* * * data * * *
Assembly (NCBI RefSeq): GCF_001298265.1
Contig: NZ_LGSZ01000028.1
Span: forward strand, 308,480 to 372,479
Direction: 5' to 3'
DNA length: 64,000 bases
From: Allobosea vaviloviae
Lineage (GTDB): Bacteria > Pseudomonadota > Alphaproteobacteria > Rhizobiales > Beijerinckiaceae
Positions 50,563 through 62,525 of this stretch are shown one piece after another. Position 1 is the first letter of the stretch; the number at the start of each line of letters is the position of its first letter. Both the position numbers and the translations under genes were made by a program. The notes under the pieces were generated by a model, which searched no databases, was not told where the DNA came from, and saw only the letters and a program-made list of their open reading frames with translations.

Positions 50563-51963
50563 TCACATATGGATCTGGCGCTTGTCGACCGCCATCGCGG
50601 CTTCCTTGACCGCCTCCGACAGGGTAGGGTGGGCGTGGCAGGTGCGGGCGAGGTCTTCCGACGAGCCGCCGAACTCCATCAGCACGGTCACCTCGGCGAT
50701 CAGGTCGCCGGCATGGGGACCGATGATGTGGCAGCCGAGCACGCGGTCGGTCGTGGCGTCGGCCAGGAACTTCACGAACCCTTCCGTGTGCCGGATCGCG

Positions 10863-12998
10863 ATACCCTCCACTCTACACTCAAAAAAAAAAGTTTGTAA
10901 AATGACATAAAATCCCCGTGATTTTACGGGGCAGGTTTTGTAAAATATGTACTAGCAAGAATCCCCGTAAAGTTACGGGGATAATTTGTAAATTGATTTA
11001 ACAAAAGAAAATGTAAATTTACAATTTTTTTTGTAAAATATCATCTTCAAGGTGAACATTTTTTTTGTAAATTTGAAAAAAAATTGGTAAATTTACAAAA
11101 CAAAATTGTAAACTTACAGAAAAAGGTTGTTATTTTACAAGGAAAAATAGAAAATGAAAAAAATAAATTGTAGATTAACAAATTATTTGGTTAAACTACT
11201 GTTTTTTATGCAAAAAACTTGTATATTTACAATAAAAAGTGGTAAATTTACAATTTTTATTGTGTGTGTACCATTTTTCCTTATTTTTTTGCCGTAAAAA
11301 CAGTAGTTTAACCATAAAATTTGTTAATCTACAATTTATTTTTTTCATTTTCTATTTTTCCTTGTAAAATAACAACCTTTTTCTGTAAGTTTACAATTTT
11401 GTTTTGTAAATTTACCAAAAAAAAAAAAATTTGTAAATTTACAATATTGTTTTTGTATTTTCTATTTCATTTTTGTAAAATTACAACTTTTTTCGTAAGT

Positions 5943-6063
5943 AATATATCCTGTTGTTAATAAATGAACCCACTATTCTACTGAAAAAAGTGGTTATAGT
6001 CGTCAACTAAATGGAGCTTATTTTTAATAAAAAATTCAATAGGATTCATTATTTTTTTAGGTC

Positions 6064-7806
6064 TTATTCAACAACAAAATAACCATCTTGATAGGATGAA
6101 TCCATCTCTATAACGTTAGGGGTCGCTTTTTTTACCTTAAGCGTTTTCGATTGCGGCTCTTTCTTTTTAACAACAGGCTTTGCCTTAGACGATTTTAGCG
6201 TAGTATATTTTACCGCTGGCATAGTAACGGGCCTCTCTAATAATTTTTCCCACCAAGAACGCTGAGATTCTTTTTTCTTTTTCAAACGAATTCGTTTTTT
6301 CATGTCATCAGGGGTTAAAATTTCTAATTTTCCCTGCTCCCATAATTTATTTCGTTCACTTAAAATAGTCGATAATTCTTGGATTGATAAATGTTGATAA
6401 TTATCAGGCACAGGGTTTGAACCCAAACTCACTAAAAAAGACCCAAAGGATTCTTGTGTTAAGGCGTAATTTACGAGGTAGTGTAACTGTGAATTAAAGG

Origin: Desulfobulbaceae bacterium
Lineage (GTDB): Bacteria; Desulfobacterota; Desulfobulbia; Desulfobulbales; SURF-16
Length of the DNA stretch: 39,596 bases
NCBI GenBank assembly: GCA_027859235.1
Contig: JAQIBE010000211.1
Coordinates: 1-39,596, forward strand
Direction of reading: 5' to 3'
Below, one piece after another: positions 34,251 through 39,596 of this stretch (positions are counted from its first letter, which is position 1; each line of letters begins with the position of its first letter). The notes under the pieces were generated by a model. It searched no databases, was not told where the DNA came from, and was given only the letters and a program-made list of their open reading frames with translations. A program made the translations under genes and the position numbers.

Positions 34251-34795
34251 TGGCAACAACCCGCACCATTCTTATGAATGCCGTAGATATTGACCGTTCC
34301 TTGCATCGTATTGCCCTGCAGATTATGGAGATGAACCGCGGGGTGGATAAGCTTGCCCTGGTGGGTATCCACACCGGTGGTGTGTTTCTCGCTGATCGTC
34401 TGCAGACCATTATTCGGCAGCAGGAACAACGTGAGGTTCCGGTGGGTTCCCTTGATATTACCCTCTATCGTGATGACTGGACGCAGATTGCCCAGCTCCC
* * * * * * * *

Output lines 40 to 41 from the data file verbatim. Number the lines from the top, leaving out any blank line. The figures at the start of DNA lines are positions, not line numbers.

34301 TTGCATCGTATTGCCCTGCAGATTATGGAGATGAACCGCGGGGTGGATAAGCTTGCCCTGGTGGGTATCCACACCGGTGGTGTGTTTCTCGCTGATCGTC
34401 TGCAGACCATTATTCGGCAGCAGGAACAACGTGAGGTTCCGGTGGGTTCCCTTGATATTACCCTCTATCGTGATGACTGGACGCAGATTGCCCAGCTCCC